The entrée to strong dynamic choices that create great acting
4 Week Class Starts October 10th
The great director Sydney Lumet, in his book on directing, discusses in great detail understanding the purpose of the scene Before shooting begins, he meets with the writer, producer, and all the different departments: cinematographer, wardrobe department, set decorators, hair & make-up, etc.
They discuss what they want the film to say. Then very specifically why each scene and each shot are in the shooting script. What they are trying to accomplish with each shot. Everybody discusses all the options to make sure that what is needed by the audience is clearly brought out in each scene. He makes sure everyone is working towards the same goal.
What are choices? Where to they come from? How do we know if a choice is a good? Worrying about all of this can freeze an actor’s brain.
The acting process starts with reading the material, then stepping back. You need to understand what the writer is trying to do with the scene before you begin to make any choices. This is called script Analysis. Without it actors may give a great acting performance that fails to the job required. Every audition and job are actually a commission. The buyer is looking for someone to do a very specific job need. If you do not satisfy that need you don’t get the job no matter how great your audition.
Here is a piece I came across written by Stephen Tobolowsky for BACKSTAGE ESPRESSO. I thought I would pass it on to you. I had the good fortune of working with Steve about 25 years ago (I doubt he would remember me). He probably works as much as any actor in LA, doing interesting supporting character roles. Here is what he had to say.
“I have spent my life reading scripts. Some of them have been good. Most weren’t. But it didn’t matter because I wanted to be in all of them – even the one with the bionic dog. For years, I have taken acting classes and read advice on how to do well in auditions. I would like to share with you some of the things I’ve learned along the way – tips for auditioning and performing. I hope they help. If not, I hope, at least, they’re not annoying.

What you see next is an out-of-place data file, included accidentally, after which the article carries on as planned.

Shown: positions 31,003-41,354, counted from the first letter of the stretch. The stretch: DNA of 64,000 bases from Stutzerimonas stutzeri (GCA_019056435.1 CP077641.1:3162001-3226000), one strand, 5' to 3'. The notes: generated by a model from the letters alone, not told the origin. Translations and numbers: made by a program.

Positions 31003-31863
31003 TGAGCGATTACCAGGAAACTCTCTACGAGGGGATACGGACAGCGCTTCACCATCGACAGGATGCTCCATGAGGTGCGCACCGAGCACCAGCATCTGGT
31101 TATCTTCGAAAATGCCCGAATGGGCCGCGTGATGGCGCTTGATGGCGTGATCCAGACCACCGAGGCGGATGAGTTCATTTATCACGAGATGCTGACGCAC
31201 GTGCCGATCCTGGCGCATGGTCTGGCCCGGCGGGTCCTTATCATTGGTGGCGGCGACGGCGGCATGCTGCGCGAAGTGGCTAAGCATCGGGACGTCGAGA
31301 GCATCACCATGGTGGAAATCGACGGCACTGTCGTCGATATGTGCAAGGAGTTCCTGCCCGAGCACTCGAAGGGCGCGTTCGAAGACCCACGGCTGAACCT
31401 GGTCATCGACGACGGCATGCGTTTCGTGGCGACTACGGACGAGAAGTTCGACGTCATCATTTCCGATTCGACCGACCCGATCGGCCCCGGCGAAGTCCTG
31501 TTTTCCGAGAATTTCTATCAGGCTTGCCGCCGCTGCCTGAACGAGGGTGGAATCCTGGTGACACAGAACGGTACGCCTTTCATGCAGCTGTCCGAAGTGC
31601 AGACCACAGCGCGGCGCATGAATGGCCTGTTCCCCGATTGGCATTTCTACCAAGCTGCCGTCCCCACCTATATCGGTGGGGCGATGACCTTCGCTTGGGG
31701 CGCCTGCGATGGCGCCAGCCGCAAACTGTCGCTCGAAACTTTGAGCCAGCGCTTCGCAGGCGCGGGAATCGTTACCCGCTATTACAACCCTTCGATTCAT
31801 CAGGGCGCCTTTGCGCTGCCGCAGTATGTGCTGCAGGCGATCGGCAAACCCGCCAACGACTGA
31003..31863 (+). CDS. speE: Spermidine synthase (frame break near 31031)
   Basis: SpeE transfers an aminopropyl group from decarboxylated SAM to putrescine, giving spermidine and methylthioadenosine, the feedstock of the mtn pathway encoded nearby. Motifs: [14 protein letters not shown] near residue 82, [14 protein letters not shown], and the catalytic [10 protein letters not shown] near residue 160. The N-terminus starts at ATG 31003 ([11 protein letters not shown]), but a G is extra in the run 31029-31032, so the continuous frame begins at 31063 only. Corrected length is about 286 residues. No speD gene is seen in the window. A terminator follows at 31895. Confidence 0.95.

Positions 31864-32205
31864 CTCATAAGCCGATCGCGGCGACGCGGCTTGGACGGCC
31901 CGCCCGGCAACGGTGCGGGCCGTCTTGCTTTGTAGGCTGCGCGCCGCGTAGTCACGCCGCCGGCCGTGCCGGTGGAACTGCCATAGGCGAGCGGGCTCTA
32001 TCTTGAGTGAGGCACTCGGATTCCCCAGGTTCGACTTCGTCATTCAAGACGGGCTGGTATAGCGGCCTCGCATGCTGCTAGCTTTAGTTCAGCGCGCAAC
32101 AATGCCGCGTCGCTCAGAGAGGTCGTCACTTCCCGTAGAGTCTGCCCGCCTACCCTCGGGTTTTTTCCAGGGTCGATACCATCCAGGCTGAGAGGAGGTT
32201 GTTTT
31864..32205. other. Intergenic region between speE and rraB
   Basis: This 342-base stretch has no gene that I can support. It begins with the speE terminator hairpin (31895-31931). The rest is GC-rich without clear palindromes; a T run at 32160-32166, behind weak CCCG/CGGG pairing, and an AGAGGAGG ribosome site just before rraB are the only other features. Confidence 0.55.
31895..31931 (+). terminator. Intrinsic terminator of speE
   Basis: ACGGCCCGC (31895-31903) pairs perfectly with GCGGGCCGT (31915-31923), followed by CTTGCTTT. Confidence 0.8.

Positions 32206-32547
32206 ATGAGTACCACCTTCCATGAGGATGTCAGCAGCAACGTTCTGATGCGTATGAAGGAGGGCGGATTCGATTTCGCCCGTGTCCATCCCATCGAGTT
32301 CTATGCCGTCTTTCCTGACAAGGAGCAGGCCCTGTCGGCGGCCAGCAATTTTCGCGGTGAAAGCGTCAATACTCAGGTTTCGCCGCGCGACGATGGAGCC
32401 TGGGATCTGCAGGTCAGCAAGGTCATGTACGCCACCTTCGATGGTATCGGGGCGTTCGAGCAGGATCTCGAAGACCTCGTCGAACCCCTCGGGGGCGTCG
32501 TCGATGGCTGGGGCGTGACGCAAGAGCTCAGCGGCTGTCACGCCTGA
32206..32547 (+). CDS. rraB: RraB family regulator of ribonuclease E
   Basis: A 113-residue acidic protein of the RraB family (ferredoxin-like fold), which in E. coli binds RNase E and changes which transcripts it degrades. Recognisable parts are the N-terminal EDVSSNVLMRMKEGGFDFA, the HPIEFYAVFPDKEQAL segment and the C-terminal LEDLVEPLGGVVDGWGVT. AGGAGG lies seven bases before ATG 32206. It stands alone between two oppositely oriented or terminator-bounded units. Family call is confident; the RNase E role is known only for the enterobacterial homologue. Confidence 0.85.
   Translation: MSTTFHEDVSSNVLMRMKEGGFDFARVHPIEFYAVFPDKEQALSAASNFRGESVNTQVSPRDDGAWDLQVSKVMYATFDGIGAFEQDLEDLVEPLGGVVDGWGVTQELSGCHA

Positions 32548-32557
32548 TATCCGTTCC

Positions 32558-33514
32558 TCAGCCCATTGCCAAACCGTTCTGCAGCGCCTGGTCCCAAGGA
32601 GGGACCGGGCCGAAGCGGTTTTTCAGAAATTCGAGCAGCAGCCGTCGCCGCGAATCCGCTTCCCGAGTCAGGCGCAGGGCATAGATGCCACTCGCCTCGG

The first problem I always have is reading the script. It’s never easy. It’s not that the language is difficult. Good or bad, scripts are always filled with things that are incomprehensible. For example, I have read many television dramas where the writer has described a character as LAWYER, 40. That’s if the part was written for a man. If the same part was written for a woman, the script will say LAWYER, 34, ATTRACTIVE.
As actors, we read that and move on, not even aware that we are already lost. Personally, I have no idea what any of those descriptions mean in terms of auditioning or playing a part. I don’t know what “LAWYER” means. I don’t know what “40” means. I certainly don’t know what “ATTRACTIVE” means. I’m not joking. This is a first real challenge in working with a script. Take “LAWYER.” Am I a good lawyer or a bad lawyer? Do I come from a long line of lawyers, or am I the first person in my family that got a college education? The answer may not be in the script. It not only makes a difference, it makes all the difference in the world.
Often the writers and directors aren’t aware of the pockets of nothing that are in their projects. It is the actor’s job to find them and fill that nothing with something – hopefully, something truthful. I have found that true always trumps clever. To do that, we have to be aware of what questions to ask. Then, we have to ask them. None of that is easy. I had an experience that opened my eyes to the power of positive questioning.
I was working on a television movie where I was playing LAWYER. Because it was one of those scripts that was “based on true events,” I was able to do research by calling the real lawyer I was playing. Lucky. I didn’t think it was appropriate to ask him if he was a good lawyer or a bad lawyer. Instead, I asked him if he always wanted to be a lawyer. He laughed and said, “God, no. Never. I always wanted to be a country-western singer. I always had my guitar in my office. Everybody made fun of me for plucking a tune when I was interviewing my clients.” Talk about a goldmine.
I showed up on the set with my guitar the next day. I talked to the producer and director about my new plan for LAWYER. They were happy to fill in the blank with something that was real. That was a fluke. Actors almost never get that lucky in creating a character.
Stephen Tobolowsky has appeared in more than 200 movies and television shows. He is the author of “The Dangerous Animals Club,” published by Simon and Schuster. He teaches improvisation and comedy for Kalmenson & Kalmenson.
For more on Auditions and Script Analysis read Penny’s book ACTING LIONS